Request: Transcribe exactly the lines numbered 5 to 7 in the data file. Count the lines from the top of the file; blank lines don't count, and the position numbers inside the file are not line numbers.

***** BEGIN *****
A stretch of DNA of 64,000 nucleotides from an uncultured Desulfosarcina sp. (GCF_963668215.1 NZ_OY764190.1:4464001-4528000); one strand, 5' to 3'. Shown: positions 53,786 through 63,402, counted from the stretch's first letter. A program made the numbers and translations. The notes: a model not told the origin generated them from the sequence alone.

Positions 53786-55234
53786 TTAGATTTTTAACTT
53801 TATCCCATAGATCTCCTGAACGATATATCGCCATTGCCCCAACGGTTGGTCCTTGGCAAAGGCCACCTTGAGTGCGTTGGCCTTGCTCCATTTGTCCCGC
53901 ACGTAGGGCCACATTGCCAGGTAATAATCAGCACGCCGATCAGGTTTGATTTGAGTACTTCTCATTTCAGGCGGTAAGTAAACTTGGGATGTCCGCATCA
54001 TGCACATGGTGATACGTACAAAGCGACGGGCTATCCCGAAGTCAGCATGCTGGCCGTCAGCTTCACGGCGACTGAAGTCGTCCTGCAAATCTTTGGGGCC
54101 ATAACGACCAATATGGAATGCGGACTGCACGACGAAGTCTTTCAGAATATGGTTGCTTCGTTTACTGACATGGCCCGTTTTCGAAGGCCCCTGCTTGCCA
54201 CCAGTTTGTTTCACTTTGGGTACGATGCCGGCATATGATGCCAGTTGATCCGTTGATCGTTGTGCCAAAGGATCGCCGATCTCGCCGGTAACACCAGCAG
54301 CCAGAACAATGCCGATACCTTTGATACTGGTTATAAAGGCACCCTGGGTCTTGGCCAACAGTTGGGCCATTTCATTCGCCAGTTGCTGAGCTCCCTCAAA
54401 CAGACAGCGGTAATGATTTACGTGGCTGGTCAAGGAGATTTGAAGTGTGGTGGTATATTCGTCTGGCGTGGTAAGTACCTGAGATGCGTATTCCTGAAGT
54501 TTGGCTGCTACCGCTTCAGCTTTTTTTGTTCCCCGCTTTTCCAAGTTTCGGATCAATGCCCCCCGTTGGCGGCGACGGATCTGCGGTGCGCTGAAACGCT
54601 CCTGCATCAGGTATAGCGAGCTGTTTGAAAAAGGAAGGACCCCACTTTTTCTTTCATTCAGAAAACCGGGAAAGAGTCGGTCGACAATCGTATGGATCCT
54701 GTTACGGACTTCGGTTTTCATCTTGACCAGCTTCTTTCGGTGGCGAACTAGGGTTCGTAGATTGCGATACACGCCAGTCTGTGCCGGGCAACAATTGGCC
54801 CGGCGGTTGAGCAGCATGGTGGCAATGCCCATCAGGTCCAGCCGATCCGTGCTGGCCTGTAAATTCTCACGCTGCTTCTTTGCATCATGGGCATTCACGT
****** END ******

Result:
53901 ACGTAGGGCCACATTGCCAGGTAATAATCAGCACGCCGATCAGGTTTGATTTGAGTACTTCTCATTTCAGGCGGTAAGTAAACTTGGGATGTCCGCATCA
54001 TGCACATGGTGATACGTACAAAGCGACGGGCTATCCCGAAGTCAGCATGCTGGCCGTCAGCTTCACGGCGACTGAAGTCGTCCTGCAAATCTTTGGGGCC
54101 ATAACGACCAATATGGAATGCGGACTGCACGACGAAGTCTTTCAGAATATGGTTGCTTCGTTTACTGACATGGCCCGTTTTCGAAGGCCCCTGCTTGCCA